"But I don't think wearing gloves and gowns costs more than $150,000 to $250,000 a year for the typical ICU. We agonize over cost issues like that in infection control because generally, we don't have the ear of the C-suite as much as other specialists.
In an accompanying JAMA editorial, Preeti N. Malani, MD, in the Department of Internal Medicine of the University of Michigan Health System, wrote that researchers finding that adverse events were not increased when caregivers took the time to glove and gown was one of the paper's most important points.
"The evidence to support infection prevention efforts is a moving target; contact precautions and decolonization strategies are just a few components of an expanding armamentarium," he wrote.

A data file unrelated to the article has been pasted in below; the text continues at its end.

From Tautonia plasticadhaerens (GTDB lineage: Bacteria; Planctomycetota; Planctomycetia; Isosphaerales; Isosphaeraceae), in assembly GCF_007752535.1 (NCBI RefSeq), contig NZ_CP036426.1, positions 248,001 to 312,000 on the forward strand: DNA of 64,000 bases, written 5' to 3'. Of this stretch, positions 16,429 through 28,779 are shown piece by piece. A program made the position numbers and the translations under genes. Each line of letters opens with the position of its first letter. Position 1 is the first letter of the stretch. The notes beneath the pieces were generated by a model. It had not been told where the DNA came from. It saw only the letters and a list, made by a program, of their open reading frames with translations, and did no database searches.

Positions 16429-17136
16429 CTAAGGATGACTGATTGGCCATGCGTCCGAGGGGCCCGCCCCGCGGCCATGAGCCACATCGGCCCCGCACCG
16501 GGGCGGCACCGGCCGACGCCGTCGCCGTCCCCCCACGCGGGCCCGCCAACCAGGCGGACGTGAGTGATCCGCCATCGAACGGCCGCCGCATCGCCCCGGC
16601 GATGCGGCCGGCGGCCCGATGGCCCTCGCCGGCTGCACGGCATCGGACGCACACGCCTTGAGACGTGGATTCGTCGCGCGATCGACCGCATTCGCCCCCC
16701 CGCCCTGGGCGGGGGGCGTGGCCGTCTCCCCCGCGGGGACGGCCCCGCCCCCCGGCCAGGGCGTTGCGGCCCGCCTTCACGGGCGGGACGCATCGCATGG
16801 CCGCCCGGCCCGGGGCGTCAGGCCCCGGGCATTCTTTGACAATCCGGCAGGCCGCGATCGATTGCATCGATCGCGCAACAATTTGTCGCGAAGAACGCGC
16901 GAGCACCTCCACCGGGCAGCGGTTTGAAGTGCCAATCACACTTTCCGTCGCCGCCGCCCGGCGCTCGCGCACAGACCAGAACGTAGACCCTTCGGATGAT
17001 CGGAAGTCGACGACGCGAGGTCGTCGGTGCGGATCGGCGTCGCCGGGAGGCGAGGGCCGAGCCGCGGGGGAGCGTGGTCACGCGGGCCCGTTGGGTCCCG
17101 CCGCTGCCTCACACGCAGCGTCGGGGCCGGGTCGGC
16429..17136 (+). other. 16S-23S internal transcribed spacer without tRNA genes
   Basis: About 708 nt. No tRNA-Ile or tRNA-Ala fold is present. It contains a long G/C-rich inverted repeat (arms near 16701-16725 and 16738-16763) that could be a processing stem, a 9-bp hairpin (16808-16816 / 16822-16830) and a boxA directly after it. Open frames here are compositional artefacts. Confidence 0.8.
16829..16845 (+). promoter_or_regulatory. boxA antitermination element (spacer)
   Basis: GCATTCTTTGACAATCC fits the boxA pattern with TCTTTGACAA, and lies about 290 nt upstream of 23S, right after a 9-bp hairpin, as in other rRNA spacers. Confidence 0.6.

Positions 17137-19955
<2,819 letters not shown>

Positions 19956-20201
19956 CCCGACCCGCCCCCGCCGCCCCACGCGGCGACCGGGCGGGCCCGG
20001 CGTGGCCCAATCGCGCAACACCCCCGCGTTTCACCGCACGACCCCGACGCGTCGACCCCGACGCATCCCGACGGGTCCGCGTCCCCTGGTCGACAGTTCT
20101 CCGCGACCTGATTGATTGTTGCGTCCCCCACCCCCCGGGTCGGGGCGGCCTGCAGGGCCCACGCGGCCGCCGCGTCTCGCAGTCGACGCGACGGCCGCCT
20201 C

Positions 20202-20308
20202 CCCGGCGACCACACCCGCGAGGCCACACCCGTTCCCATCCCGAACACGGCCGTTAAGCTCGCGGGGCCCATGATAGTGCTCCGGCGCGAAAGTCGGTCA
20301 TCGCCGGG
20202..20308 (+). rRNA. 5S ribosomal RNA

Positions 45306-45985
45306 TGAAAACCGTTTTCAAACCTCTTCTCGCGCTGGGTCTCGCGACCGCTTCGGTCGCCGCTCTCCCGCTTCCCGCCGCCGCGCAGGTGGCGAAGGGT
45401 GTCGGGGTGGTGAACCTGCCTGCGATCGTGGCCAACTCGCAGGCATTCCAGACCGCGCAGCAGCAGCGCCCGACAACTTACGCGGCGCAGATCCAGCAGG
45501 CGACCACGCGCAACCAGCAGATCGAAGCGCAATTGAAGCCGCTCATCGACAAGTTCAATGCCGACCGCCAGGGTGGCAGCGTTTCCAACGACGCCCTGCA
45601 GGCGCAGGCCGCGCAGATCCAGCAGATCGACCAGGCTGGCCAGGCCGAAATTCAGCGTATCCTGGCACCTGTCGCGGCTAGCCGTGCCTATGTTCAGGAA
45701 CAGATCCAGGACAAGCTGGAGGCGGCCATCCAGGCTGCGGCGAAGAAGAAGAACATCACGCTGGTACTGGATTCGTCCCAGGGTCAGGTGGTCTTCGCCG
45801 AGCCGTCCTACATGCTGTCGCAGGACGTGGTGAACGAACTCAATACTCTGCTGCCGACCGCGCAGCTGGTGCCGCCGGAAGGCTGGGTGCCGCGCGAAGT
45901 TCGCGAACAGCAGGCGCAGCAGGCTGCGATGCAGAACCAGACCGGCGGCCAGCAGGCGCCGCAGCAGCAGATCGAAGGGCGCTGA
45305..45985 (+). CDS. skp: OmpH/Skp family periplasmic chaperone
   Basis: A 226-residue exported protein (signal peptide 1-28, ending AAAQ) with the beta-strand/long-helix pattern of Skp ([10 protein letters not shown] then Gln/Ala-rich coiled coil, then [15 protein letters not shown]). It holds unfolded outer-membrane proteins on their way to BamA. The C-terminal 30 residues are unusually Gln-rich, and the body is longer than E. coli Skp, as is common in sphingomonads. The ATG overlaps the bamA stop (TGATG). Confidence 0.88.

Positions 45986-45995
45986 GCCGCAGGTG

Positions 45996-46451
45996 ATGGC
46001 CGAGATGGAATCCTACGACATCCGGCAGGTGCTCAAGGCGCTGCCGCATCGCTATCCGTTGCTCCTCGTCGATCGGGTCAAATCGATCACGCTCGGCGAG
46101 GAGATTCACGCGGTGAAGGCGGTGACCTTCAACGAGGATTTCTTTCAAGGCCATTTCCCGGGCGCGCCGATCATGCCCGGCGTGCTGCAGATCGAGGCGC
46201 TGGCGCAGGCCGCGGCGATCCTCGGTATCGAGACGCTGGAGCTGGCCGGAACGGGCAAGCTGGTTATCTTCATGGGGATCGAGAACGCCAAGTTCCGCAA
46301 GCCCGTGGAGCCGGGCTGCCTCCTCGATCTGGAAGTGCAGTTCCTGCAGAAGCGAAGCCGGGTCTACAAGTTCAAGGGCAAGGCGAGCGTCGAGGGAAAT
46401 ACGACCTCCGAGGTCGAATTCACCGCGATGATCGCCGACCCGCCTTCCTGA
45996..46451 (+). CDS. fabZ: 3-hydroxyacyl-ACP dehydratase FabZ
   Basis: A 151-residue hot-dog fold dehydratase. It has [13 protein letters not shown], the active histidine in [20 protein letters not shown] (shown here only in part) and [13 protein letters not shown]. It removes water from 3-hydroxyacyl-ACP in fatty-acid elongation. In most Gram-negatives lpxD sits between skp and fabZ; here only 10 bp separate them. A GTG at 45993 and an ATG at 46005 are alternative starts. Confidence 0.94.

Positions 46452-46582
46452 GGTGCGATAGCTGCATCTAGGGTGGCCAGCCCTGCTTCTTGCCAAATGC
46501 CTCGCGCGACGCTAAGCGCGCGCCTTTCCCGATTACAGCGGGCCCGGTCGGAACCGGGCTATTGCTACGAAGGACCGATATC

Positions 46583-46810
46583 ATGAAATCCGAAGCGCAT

Even though the study failed to demonstrate an overall benefit in use of gloves and gowns to reduce MRSA or VRE, "this approach may be worth considering in some instances; for example, if MRSA transmission is prevalent in a high-risk setting such as a surgical ICU with a large number of patients with newly implanted medical devices," he wrote.
"If implemented, gloving and gowning should be just part of an overall strategy that includes efforts to optimize hand hygiene and prudent use of antimicrobials."